Morning LGory

Why do I have so much plant and not so many flowers?
MJ
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In article

Could it be lack of phosphorus ?
http://www.ehow.com/list_7418952_phosphate-blooming-trees.html
--
Bill S. Jersey USA zone 5 shade garden

"The best fertilizer is the gardener's shadow." - Anon
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I don't think so. I used a 10 10 10 fertilizer mix
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wrote:

If just planted in the ground it needs to become established before it will flower normally, could be another year or two... and if potted it will never flower well.
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"mj" wrote in message wrote:

I don't think so. I used a 10 10 10 fertilizer mix ====================== When you fertilize MG you will usually get growth at the expense of flowers.
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(delimiter removed)
"Nelly" wrote in message wrote:

I don't think so. I used a 10 10 10 fertilizer mix ====================== When you fertilize MG you will usually get growth at the expense of flowers.
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On 6/21/11 7:40 AM, mj wrote:

You gave it 10% nitrogen, 10% phosphorus, and 10% potassium. I don't really know your soil, so I will have to guess.
Nitrogen often promotes leaves and stems at the expense of flowers. It should be used only once, at the beginning of the growing season. If there is still some growing season remaining, a light dose might be applied again after all flowering is done.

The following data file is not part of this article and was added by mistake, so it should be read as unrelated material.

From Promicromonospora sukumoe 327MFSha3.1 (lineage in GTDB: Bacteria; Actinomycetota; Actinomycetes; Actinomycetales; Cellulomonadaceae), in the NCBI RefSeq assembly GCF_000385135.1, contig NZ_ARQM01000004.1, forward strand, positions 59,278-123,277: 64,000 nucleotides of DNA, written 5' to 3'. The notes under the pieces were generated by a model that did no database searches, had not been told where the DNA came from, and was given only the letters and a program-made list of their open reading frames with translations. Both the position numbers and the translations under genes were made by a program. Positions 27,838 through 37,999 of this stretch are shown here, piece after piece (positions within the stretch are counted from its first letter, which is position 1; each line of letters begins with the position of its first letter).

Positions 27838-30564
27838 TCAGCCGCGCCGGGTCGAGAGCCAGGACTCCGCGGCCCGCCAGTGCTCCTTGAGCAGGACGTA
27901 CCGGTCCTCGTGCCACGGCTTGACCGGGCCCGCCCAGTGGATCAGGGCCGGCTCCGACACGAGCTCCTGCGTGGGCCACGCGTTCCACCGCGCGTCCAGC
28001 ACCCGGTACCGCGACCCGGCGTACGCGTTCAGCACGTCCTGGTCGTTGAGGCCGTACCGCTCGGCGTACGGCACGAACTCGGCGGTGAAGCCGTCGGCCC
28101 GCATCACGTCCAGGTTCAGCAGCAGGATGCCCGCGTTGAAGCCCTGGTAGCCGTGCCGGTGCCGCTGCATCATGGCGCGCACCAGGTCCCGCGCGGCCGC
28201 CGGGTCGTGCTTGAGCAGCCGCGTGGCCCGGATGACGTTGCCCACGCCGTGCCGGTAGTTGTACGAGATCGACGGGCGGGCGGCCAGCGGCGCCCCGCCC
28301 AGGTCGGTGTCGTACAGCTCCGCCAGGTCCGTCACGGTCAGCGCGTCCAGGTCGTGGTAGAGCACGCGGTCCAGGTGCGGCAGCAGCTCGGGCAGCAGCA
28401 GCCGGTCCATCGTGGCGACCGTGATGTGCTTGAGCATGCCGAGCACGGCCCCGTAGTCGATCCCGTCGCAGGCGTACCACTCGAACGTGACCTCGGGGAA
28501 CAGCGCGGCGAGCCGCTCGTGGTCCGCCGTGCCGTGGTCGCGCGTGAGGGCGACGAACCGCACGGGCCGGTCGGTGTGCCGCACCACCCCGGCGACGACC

My soil usually has sufficient potassium without adding any fertilizer.
Phosphorus promotes flowers, but it does not disolve. It must be placed in the planting hole before the plant goes into the ground. That way, the roots will find the phosphorus. Putting 10-10-10 fertilizer on the surface of the soil merely wastes the phosphorus.
My suggestion is to buy a bag of bone meal or superphospate and a 3-foot length of 1/2-inch steel rebar. Poke the rebar into the ground as deep as it will go about a foot away from the plant and wiggle the rebar to increase the size of the hole. Fill the hole with bone meal or superphospate. Repeat, making a circle of 3-4 holes around each plant. For older and larger plants, you might need a circle of 4-6 holes about 2 feet from each plant.
--
David E. Ross
Climate: California Mediterranean, see
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Wow, thank you that was very helpful
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mj wrote:

Morning glory grows best in full sun on a rusty old fence in lousy soil in vacant lots where no one gives them a fig of care... my suggestion is to leave it TF alone before yoose kill it with a barrel of toxic chemicals and a mountain of stupidity. And if yoose gotta water it best is first thing in the morning to let loose when your bladder is about to burst... why do you think it's called morning glory...
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